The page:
I guess this whole part of the world here is just a very serious place. The Lord is really doing big-time miracles here, lives are being drastically altered, abject prayers are being answered and also people are suffering terribly and dying for their faith. Someone told me about a Muslim military commander in the war in Syria. Somehow he found a Christian tract in his language on the ground. He picked it up, read it and saw an address on it where he could order a Bible in his language. He did that and ended up having a strong salvation experience that empowered him to be a witness to those he was leading. Ultimately he paid with his life for his newfound faith. But then death by one means or the other is often known to be not far from so many in the Levant.

And there are many who come here to try to help in whatever way they can. Volunteers work in refugee camps in the region, some with over 100,000 people in them, doing shows for children, providing physical needs and at times just providing the education that school age children would be having if there was any normalcy in their lives. Groups from abroad channel finances to some individuals here who are deeply connected to the vast numbers of refugees and sufferers. These funds help to provide the barest of basic necessities for the essentials of life so that families don’t exist on the streets and so they can eat.

Others here and in the region are called to a different path and are actively straightforward in sharing their faith in God and the answers they’ve experienced from the Bible. I won’t go into details but things I’ve heard of people like this are very similar indeed to what you can read in the book of Acts. Some have survived repeated attempts on their lives here as they win people to the Lord and feed His sheep. Others who’ve come from abroad have actually died for their faith. But mostly this isn’t what happens as the Lord so closely and strongly leads His few bold soul winners in ways that they can reach effectively the people of this country and others in the region.

Well, this is just a little update, a few things I’ve seen or heard and a bit of news from this series of visits I’ve been making to places over the last 2 months. Once I’m back to my base, following up on the things that have gotten started on this trip will be the main thing I’ll be doing for the next months. There have been a lot of beginnings during the last two months which I’ll be telling you more about before long.

God bless you, your friend, Mark

Does God use organizations? Or individuals?

Ever wondered how God works best, with a group of organized individuals? Or with individuals alone? It does kind of mater. Should we endeavor to find a group of like-minded folks who share the same vision, goals and understanding of the Lord as we have? Or should we concentrate on our personal relationship with the Lord and just follow as best we can the Word and the directing of God’s Spirit?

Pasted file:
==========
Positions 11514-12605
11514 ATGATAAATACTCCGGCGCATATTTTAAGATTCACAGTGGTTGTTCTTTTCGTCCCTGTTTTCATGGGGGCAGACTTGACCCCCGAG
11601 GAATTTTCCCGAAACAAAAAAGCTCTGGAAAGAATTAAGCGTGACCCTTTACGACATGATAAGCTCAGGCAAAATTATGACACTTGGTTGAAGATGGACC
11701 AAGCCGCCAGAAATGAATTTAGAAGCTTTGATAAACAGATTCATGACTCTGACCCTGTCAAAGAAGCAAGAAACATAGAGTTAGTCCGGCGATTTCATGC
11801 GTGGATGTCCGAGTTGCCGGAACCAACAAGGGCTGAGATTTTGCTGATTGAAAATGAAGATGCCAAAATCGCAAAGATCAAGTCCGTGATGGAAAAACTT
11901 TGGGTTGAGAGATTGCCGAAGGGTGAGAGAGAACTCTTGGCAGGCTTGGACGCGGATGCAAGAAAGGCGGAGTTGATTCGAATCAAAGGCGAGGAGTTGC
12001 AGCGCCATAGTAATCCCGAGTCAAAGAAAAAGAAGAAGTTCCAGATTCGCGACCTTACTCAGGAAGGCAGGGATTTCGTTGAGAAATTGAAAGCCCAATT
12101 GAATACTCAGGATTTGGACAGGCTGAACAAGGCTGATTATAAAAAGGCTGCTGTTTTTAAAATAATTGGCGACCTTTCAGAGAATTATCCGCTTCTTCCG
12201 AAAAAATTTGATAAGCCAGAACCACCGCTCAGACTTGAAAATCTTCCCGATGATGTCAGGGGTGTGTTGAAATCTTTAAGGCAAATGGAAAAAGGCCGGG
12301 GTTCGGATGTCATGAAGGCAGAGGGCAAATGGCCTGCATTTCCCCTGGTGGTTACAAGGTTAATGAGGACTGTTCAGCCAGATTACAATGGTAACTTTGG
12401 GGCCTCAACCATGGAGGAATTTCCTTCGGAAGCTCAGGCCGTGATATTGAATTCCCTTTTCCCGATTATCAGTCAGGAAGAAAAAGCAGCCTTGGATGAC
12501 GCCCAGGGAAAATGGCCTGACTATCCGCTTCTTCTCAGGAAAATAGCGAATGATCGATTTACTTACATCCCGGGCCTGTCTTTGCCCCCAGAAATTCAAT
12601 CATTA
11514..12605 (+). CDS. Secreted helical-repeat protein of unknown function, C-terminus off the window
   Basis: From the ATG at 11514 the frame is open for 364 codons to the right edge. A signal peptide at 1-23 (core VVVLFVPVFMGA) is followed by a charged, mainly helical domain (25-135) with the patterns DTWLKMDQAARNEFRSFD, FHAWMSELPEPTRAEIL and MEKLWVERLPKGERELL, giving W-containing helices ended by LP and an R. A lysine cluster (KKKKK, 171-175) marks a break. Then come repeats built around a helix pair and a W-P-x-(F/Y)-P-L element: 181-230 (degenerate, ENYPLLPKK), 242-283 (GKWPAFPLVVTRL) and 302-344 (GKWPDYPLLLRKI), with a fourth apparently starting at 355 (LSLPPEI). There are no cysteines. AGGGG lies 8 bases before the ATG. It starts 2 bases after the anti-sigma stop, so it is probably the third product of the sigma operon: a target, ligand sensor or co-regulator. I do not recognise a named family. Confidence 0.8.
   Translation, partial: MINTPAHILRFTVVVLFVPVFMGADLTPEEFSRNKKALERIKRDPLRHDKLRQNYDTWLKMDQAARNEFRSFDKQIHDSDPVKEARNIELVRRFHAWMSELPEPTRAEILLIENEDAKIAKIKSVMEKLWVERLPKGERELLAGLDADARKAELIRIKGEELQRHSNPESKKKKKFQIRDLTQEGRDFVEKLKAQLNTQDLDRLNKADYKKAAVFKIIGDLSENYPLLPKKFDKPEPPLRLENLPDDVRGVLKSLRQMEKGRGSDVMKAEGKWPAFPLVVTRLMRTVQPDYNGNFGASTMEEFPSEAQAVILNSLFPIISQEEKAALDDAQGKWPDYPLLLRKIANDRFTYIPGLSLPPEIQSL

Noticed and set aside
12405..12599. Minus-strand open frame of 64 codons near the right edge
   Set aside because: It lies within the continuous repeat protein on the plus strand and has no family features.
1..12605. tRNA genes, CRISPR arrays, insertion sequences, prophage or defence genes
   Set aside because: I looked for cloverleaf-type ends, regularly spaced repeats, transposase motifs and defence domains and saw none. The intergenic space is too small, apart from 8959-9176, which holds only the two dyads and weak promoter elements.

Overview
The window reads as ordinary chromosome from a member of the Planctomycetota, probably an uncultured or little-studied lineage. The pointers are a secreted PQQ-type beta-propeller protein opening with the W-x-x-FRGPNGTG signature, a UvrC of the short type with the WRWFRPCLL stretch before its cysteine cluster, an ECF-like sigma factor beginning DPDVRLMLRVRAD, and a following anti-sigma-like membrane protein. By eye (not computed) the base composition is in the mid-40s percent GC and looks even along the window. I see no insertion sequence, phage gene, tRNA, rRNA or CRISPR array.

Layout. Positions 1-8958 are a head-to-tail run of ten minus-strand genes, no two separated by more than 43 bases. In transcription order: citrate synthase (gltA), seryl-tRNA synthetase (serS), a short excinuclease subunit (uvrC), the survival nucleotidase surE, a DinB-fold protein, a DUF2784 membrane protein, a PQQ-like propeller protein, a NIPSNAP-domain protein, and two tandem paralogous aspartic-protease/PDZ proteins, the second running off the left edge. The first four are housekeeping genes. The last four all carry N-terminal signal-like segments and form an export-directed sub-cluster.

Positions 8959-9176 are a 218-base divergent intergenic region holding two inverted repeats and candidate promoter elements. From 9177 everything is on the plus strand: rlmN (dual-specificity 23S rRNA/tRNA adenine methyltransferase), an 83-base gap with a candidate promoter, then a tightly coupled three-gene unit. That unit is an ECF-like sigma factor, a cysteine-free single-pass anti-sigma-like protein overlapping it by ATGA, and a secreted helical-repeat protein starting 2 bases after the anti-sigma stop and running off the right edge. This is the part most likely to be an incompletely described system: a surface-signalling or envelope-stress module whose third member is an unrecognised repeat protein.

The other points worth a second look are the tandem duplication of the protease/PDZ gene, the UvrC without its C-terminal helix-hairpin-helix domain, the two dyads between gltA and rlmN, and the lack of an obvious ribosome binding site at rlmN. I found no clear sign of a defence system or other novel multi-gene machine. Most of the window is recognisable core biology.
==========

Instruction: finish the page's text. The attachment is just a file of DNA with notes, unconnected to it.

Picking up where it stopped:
Of course the best way to find the answer to this is to look to God’s Word. But the answer that comes back may not be conclusively for one side or the other. If you were to say that God blesses and usually wants us to work within some larger organized structure, you could use the example of Israel of old and how He raised them up and blessed them as a nation for centuries. It was their unity, their cohesion and their subjection to His laws and prophets that made them what they were. Or in some cases what they were not. “Believe in the Lord your God, so shall you established; believe His prophets, so shall you prosper.” (II Chronicles 20:20)

But there were times when this wasn’t the way the Lord blessed or delivered His people. The Lord raised up the shepherd boy David, virtually a child, to deliver Israel from Goliath and the Philistines in his day. Before that, Saul’s son Jonathan famously said, “God is not limited by many or by few” (I Samuel 14:6) and then he and his armor bearer routed the Philistines and turned the tide of battle when the larger army and forces of Israel were bottled up and tied down.

“Mark, you’re wrong. God prefers organizations and the safety of the flock.”

Yeah, sometimes He does work that way. But equally, some have traded their insecure liberty in following God individually for safety and security but ultimately bondage in Christian organizations that stopped truly follow God generations ago.

It looks like you can’t make a really solid case that God only works one of these ways or the other. But what about in Christian times? Was the Early Church a highly organized, structured, top-down outfit, demanding subjugation and dominion over all the multitudes who came to Christ in the first century?

Well, back at the time of the Early Church, they did have some organization and they did try to shepherd and feed the tremendous wave of people who kept coming to the Lord from all over the known world of that time. But it was centuries before there was the kind of stultifying, soul-quenching “organization” that the Catholic Church, as well as the various Orthodox churches, came to be by the time of the so-called Dark Ages.

Maybe it’s just because there are so many kinds of people. Some, perhaps the majority, are more followers than they are pioneers and spirit-led disciples who can really forge ahead on their own. Admittedly, not everyone is going to turn out like the Apostle Paul or some of the famous missionaries and pioneers of history who just couldn’t be tied down in some daily routine that was supposed to be the fulfillment of their obligations to the Lord’s call to discipleship.